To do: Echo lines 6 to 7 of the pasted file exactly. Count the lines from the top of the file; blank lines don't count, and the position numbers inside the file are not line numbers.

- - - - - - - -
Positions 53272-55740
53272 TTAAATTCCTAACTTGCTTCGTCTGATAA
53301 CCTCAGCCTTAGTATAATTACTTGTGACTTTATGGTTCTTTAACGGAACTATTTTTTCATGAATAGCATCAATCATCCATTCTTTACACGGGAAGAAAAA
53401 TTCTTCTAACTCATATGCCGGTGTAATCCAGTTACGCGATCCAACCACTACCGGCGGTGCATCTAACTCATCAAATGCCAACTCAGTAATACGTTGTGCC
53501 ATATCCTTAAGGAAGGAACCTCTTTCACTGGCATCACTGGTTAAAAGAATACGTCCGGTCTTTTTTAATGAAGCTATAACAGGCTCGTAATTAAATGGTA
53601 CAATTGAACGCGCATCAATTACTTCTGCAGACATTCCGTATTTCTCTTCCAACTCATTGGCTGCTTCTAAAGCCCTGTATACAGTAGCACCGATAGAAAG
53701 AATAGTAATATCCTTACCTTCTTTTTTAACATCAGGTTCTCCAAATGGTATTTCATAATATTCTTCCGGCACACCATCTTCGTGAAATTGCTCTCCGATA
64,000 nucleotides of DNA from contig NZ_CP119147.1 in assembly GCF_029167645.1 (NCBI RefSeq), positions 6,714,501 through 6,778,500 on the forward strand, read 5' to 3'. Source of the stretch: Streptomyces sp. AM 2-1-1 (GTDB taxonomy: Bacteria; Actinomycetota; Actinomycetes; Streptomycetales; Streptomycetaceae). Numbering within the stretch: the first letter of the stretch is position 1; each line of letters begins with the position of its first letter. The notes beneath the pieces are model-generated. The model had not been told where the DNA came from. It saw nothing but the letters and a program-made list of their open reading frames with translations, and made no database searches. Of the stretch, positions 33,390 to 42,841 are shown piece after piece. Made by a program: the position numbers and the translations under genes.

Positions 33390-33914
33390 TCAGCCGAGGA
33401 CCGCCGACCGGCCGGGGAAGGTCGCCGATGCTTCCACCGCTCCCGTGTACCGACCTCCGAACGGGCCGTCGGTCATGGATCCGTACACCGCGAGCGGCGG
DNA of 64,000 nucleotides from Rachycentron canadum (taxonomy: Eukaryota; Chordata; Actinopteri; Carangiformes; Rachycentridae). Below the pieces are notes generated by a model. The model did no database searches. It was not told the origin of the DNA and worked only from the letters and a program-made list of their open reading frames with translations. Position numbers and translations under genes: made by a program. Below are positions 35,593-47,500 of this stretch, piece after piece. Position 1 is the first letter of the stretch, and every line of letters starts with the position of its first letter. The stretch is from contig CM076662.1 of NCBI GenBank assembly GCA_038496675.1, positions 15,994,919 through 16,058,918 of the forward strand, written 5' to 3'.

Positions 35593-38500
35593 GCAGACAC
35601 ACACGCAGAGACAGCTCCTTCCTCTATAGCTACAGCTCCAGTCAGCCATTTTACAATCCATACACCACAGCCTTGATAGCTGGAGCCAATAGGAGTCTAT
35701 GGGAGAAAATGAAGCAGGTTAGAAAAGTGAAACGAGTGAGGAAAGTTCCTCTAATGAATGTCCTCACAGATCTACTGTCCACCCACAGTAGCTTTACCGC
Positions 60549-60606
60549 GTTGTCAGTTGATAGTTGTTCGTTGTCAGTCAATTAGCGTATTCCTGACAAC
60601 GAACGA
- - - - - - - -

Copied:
53601 CAATTGAACGCGCATCAATTACTTCTGCAGACATTCCGTATTTCTCTTCCAACTCATTGGCTGCTTCTAAAGCCCTGTATACAGTAGCACCGATAGAAAG
53701 AATAGTAATATCCTTACCTTCTTTTTTAACATCAGGTTCTCCAAATGGTATTTCATAATATTCTTCCGGCACACCATCTTCGTGAAATTGCTCTCCGATA